A year or two ago there was a clergy wellness focus at the annual diocesan clergy conference. We were encouraged to have our spouses also be part of the Mayo Clinic wellness system. Suzie did this. But in order for her to get into the system, she was given my Personal Access Code.
Next month, I will be going to CREDO II. It was about 10 years ago that I first went to CREDO. CREDO focuses on clergy wellness in the areas of physical health, vocational health, spiritual health, and financial health. As part of my preparation for the conference I needed a physical exam and blood work and add those results to the Mayo Clinic wellness system.
It wouldn’t let me in. My Personal Access Code does not match my date of birth. I even tried to use Suzie’s date of birth – no dice. A series of emails with two different people at the Mayo Clinic did not resolve the problem. Their system is not flexible enough to resolve the possible confusion over the Personal Access Code. web
Once upon a time, I wrote computer code. There is an honest attempt to foresee every eventuality, but that doesn’t always work. The people (we called them users) who use the programs are the ones who write the specifications of what they need. We would write code to meet their needs. If they didn’t think of something then a problem is created. Still, I can’t believe the Mayo Clinic can’t issue me a new code. That does not need a computer to do.
As technology effects our lives more and more, we become more enslaved to technology. It doesn’t matter if it is technology we bring into our homes or technology that others have that confront us when we go about our daily lives. The simple act of making a purchase confronts us with ever evolving and ever more complex technology. The church no longer relies on monks making copies of scripture and other documents, we use computers and copiers!
I used a word processor and a Bible software package to put together this sermon. I am speaking into a microphone. We are more and more enslaved to technology. Even more than 20 years ago, it was said that if the phone company (that was when there was only one phone company) gave up their computers, in order to stay in business, they would need to hire every single person in the country.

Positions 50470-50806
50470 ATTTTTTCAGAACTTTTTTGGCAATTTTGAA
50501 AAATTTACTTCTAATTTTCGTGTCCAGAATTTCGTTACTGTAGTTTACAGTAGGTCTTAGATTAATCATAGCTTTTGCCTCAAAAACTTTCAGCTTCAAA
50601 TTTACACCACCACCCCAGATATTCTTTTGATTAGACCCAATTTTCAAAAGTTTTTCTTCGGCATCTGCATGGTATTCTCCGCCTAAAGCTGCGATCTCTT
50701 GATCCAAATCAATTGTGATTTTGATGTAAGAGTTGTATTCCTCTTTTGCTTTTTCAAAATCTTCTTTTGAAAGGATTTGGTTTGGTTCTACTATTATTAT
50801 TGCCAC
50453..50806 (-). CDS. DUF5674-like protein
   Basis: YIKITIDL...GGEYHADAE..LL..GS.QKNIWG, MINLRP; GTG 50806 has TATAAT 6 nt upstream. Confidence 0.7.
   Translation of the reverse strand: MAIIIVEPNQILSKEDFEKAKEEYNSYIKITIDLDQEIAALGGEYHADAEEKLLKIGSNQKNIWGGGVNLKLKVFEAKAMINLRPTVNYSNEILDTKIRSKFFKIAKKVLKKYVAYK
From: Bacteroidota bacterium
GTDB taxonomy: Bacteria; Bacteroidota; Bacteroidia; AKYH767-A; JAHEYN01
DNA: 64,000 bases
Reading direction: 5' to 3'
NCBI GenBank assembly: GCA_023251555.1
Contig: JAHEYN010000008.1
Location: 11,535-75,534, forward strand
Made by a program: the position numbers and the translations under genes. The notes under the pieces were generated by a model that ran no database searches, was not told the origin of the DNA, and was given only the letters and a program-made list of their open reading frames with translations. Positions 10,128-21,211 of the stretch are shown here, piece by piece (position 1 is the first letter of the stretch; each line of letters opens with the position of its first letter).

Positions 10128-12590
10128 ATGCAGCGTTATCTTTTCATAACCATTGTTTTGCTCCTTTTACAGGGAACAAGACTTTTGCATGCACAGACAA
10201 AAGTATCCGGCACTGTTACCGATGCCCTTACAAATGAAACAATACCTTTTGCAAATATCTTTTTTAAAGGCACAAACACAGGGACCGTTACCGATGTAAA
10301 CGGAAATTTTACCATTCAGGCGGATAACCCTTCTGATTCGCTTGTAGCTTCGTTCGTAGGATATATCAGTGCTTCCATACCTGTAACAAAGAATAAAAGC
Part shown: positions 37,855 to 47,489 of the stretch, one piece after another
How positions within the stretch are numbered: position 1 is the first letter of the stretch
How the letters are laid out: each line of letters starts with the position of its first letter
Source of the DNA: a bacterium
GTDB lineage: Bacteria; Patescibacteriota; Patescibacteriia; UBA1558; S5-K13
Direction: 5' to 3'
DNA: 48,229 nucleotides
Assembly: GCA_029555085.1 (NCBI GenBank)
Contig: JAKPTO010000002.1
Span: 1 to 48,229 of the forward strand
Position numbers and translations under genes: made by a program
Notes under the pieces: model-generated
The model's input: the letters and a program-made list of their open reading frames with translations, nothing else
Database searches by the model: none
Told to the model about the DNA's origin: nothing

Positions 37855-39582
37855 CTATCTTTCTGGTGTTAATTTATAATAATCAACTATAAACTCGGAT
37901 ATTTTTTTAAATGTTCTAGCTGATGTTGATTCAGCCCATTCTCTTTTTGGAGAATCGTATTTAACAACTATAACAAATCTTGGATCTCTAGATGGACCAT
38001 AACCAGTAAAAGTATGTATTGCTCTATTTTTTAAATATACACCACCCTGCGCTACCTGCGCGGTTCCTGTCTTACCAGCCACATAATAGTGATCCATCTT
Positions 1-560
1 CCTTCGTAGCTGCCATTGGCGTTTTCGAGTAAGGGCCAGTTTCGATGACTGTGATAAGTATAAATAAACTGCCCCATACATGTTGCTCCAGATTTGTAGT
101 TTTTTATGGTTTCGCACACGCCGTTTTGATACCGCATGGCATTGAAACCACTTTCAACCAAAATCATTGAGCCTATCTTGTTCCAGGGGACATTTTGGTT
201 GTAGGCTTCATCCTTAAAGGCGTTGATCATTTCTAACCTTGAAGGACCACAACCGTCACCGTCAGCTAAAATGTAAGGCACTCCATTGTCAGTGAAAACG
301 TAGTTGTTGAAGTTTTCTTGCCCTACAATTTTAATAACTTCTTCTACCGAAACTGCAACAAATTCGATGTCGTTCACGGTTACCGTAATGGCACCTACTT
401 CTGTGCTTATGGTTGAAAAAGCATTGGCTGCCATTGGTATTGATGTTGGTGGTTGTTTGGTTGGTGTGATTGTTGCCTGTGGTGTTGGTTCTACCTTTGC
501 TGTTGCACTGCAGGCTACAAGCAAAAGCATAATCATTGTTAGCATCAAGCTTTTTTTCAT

We talk about being a free people, but how free are we really? Any relationship we have requires us to give up some of our freedom. So we are actually slaves of many things. Today’s Acts reading is about slaves.
Paul, Silas, Luke, and Timothy are in Philippi, which was in Greece. When Philippi was conquered by, Alexander the Great’s father, Phillip of Macedonia, he named the town after himself. This is where Octavian and Mark Antony defeated Cassius and Brutus and with it, Republican Rome. Mark Antony’s veterans were settled at Philippi. Later Octavian, by this time Emperor Augustus, settled Roman farmers there and made it a Roman city.
Jews were tolerated at Philippi, but also discouraged. So there was no town synagogue. What few Jews who were there, mainly women, met for prayer outside of the city.
Now that the scene is set, on one day Paul’s group are on their way to the place of prayer outside the city. It was then that they met a slave-girl who was something of a fortune teller. This fortune teller kept pestering them and yelling out that they were the slaves of God who proclaim a way of salvation. This went on for days, like a younger sibling who obnoxiously tags along where ever you go and won’t shut up.
There are some interesting dichotomies here. The girl is a slave to her owners and possibly a slave to a spirit of divination. The slave girl has no control over what she is or where she may go. Perhaps a slave knows a slave when she sees one. For that is what she calls Paul’s band of disciples, slaves of God.
Finally, Paul had had enough. It is not clear why Paul is irritated. Perhaps Paul wants to be in control of his message without some slave girl going on about who he is and what his message is. Paul orders the spirit inside to leave in the name of Jesus Christ. And it did.